Uji - the small town with a world-wide reputation

Ask anyone about main gyokuro producing areas in Japan and one of the first names they will come up with is Uji, a small town on the outskirts of Kyoto. Given its reputation as an important tea centre, it can be disconcerting to arrive and see no sign of any tea plantations near the center. (They are all situated in the mountainous areas further out of town). However venturing further into the town's backstreets one can find clear evidence of its tea producing culture.
Uji is also famous as the home of the imposing Byodoin Temple, featured on the Japanese 10 yen coin ( see above). When you cross the street in front of the station and enter the approach to the temple you find yourself in a shopping street straight out of a samurai movie set with old-style teashops still sporting ancient signs and the classic "noren" ( a kind of curtain hung in front of the door to indicate that the store is open) featuring a cross inside a circle, the traditional symbol for teashops.
We found ourselves drawn into the Nakamura Tokichi teashop, which proved deceptively large despite the small unimposing entrance. Walking through the tea-store with its tea-tasting area, we entered an airy courtyard, home to a modern cafe with a menu boasting all kinds of green tea themed treats. Green tea noodles are either served warm in a mild broth or cold over ice in a bamboo dish. Both are delicious and light enough to leave room for dessert. Pictured is the matcha sundae served in an old-fashioned tea jar.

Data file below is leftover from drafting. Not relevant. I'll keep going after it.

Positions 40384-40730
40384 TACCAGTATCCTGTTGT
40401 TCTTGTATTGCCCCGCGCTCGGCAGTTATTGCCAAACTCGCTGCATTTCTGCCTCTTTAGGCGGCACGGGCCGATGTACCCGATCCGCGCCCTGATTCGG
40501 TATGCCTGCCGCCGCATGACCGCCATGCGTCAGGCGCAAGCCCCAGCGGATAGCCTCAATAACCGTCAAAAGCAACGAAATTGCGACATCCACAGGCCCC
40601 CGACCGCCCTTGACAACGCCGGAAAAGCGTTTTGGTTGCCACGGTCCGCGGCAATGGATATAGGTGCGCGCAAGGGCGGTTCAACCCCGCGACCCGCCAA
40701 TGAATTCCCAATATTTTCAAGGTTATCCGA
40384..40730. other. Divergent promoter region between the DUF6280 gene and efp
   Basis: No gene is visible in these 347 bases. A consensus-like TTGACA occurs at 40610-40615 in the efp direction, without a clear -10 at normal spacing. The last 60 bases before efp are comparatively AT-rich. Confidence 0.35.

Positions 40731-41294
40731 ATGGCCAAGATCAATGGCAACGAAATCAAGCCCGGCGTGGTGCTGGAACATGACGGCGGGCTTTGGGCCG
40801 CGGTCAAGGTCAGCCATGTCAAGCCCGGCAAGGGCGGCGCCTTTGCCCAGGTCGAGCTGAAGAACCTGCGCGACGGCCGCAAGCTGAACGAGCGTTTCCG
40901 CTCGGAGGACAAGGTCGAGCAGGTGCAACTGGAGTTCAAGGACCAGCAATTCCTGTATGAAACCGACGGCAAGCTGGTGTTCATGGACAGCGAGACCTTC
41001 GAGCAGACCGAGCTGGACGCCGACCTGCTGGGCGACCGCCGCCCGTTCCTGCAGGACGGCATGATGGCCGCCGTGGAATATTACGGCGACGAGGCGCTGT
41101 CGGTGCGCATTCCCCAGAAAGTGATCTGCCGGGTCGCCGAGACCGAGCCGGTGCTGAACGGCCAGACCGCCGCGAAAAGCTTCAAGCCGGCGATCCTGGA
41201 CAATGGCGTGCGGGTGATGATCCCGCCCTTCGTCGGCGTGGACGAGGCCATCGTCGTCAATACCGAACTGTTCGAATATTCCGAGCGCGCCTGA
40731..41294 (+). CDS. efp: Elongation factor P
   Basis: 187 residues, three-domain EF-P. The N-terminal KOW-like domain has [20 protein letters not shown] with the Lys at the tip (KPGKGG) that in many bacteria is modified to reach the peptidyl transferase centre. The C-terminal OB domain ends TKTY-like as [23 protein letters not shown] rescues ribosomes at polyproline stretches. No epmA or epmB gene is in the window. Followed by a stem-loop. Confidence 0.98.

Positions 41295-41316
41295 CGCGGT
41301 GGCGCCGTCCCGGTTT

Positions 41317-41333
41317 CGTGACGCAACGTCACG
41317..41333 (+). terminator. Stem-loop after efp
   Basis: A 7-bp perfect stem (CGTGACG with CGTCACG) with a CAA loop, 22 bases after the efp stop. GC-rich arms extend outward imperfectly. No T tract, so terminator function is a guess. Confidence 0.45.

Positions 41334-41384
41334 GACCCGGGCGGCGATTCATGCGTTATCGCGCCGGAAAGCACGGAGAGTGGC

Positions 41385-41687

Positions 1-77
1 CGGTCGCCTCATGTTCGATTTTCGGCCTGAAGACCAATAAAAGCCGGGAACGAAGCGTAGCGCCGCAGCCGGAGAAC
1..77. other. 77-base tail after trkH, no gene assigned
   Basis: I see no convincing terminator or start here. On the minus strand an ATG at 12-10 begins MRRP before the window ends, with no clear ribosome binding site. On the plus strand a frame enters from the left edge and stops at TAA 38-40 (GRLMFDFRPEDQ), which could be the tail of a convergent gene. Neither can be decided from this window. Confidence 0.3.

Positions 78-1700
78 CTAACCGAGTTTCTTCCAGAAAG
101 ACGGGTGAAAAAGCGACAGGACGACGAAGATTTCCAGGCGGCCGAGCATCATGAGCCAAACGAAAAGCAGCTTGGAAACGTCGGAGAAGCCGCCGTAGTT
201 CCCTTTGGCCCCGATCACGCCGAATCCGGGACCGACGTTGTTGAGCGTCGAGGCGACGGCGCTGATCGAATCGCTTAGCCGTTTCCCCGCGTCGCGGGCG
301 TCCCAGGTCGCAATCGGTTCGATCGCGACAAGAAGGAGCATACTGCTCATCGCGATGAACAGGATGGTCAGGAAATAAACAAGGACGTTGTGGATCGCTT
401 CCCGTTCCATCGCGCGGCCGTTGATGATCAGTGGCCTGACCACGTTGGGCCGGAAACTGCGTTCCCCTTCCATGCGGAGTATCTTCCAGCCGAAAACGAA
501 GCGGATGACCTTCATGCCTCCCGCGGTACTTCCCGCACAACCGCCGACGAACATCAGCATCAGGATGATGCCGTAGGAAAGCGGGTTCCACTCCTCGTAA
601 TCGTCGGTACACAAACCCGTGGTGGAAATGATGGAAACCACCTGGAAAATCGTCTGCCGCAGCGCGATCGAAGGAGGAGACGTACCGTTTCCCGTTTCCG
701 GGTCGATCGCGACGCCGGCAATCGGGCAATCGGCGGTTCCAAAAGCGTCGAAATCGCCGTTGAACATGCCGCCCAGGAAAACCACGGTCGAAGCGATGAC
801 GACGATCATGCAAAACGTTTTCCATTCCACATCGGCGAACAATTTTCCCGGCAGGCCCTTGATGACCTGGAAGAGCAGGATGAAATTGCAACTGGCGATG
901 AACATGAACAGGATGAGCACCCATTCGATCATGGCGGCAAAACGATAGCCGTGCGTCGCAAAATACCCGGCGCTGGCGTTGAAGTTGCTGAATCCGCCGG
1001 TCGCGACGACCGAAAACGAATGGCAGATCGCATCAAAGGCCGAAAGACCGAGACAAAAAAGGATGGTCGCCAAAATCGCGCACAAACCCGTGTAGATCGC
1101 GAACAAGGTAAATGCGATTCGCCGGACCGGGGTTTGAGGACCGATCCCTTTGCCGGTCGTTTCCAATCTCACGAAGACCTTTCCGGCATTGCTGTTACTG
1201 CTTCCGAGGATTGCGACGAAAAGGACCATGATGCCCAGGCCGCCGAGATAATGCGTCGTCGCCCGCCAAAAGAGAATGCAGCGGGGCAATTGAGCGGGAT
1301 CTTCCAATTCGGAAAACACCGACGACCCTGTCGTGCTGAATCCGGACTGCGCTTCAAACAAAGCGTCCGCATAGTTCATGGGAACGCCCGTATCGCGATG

Matcha ice-cream, red bean paste and soft white dumplings combine to create an explosion of different tastes in the mouth ... out of this world!

A walk along the river after lunch led us to the Fukujuen tea company's Uji workshop. Housed in a traditional building in a beautiful setting, the company offers workshops on a number of themes. With prior reservation you can try your hand at rolling your own tea leaves using a technique known as "te-momi", or creating your own matcha with a grindstone. Courses on tea ceremony etiquette and pottery painting are also available.
If you prefer your pleasures ready-made, the store on the first floor has a good selection of Fukujuen's finest teas, all nicely packaged and perfect as gifts or as a special treat for oneself!

A day in Uji, exploring its cultural delights will lead to a deeper understanding of the Japanese tea culture and also leave a lasting impression of beauty, tranquility and the sense of having experienced history firsthand.

Copyright 2008 Artistic Nippon by Yoshikawa Toki Co. All rights reserved.
[Artistic Nippon Home]